|C. truncata flowers|
Cyanea truncata is a rare species of flowering plant in the bellflower family known by the common name Punaluu cyanea. It is endemic to the islands of Oahu and Molokai in Hawaii, but it is now critically endangered. It exists in cultivation and some individuals have been planted in appropriate habitat. It is a federally listed endangered species of the United States. Like other Cyanea it is known as haha in Hawaiian.
By the 1980s this Hawaiian lobelioid was known only from the Koʻolau Mountains of Oahu, and the last plants were seen in 1983. No more were found until 1998 when one plant was discovered; it died in 2001 but by then its offspring were being propagated. In 2004 three plants were discovered and these were still alive two years later. In the meantime, the offspring of the propagated individual had been planted in appropriate habitat. Some of these are still alive today, growing inside an enclosure along with another endangered plant, Schiedia kaalae, where they are protected from feral pigs that rove the area.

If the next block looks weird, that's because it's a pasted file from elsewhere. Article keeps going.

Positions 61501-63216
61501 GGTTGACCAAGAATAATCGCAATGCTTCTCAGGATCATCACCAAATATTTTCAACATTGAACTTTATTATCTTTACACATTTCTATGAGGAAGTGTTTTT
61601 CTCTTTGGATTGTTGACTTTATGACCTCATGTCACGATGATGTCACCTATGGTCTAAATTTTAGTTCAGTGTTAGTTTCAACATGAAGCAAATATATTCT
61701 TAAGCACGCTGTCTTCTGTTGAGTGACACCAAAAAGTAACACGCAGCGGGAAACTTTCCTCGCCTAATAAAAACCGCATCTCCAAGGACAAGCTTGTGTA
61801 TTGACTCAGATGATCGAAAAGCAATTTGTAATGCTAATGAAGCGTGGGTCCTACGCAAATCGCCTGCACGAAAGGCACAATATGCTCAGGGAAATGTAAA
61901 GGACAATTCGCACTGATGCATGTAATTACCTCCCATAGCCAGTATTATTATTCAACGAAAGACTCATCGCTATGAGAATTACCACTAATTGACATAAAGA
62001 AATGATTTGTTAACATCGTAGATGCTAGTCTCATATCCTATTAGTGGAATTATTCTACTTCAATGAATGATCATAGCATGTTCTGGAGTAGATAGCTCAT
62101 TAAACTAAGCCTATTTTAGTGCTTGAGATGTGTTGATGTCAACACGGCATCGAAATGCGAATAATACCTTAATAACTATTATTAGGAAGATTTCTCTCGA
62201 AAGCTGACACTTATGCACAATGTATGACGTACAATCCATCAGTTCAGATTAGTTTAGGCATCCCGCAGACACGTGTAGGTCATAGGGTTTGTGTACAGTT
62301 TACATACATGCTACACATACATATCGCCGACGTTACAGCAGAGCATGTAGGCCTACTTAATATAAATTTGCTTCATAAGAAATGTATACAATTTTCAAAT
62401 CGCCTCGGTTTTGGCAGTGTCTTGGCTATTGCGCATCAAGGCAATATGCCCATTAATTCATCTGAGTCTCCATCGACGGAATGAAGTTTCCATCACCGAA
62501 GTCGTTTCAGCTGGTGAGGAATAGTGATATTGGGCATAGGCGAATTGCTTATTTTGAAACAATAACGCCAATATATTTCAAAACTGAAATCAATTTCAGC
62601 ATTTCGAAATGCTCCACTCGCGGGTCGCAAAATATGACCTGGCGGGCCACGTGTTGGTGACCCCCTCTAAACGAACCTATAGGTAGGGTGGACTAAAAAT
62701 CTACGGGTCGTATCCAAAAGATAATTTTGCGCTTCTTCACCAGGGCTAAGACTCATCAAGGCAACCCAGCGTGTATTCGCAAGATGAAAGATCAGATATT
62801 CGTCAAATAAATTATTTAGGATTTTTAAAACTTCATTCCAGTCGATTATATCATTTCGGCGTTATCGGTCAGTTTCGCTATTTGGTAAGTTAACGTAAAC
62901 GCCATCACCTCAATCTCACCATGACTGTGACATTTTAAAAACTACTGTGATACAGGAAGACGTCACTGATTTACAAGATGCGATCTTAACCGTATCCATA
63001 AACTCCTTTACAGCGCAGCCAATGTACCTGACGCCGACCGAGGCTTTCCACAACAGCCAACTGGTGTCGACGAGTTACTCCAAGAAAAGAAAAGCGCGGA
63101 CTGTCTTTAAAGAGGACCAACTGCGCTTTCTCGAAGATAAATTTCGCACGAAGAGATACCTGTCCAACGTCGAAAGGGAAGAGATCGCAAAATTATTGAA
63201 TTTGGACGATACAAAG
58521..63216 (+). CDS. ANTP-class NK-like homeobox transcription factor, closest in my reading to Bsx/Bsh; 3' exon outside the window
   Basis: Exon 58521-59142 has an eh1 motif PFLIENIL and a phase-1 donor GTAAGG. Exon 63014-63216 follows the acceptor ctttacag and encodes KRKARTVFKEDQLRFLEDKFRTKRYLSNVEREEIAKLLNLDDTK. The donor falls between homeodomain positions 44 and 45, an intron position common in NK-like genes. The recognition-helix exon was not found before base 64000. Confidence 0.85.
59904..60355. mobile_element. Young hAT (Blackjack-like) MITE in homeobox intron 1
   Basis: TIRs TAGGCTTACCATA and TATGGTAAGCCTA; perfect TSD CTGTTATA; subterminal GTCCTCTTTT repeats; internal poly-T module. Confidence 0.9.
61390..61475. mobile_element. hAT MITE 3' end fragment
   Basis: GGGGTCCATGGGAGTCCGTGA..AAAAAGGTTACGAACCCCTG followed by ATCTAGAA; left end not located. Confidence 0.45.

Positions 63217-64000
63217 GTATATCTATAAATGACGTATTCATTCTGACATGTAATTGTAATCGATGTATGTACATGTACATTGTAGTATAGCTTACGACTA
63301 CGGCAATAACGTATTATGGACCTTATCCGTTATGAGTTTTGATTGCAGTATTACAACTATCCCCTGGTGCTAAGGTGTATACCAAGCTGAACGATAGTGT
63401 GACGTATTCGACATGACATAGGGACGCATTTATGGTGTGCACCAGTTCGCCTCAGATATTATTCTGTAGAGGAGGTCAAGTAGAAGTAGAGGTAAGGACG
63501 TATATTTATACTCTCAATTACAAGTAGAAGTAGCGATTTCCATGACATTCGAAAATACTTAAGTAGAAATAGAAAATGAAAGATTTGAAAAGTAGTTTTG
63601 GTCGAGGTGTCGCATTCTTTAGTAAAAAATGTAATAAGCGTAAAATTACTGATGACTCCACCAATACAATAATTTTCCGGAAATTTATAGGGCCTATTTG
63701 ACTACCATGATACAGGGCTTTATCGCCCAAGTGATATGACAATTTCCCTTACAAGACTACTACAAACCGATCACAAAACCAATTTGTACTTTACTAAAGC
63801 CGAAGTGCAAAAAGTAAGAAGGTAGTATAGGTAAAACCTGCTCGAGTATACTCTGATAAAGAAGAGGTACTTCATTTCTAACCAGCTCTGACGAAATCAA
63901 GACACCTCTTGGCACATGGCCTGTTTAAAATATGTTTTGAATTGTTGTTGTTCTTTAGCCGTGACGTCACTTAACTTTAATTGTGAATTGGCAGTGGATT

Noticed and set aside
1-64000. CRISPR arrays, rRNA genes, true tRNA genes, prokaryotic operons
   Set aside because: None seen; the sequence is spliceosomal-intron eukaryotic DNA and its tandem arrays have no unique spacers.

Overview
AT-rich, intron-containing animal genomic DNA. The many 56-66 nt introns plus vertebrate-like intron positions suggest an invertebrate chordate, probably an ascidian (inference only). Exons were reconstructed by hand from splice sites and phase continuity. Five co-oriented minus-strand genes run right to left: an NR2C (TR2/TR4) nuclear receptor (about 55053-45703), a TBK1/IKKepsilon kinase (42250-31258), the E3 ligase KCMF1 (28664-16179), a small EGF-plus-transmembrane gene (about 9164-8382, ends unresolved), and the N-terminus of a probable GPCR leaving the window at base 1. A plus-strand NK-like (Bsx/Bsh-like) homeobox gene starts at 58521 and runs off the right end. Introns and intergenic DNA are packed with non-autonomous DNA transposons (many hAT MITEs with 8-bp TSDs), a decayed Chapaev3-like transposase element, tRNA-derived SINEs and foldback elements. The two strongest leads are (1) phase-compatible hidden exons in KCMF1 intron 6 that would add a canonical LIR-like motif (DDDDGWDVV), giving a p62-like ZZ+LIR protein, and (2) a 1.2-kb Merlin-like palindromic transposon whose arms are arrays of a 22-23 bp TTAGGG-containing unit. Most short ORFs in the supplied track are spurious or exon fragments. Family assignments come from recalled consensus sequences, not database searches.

The aforementioned pigs were a major force that drove the plant to near extinction. The animals are extremely destructive to the habitat, rooting the soil, tearing down larger vegetation, uprooting small plants and seedlings, and transporting the seeds of exotic plants into the area. Exotic plants that threaten this and other rare natives include kukui (Aleurites moluccanus), ti (Cordyline fruitcosa), and Christmas berry (Schinus terebinthifolius). Rats and slugs also damage the plants.
- Bruegmann, M. M. & V. Caraway. (2003). Cyanea truncata. IUCN Red List of Threatened Species. IUCN 2010. www.iucnredlist.org Archived June 27, 2014, at the Wayback Machine.. Retrieved on 1 March 2011.
- USFWS Species Profile: Listed Plants
- Cyanea truncata. The Nature Conservancy.
- USFWS. Cyanea truncata Five-year Review. August 2007.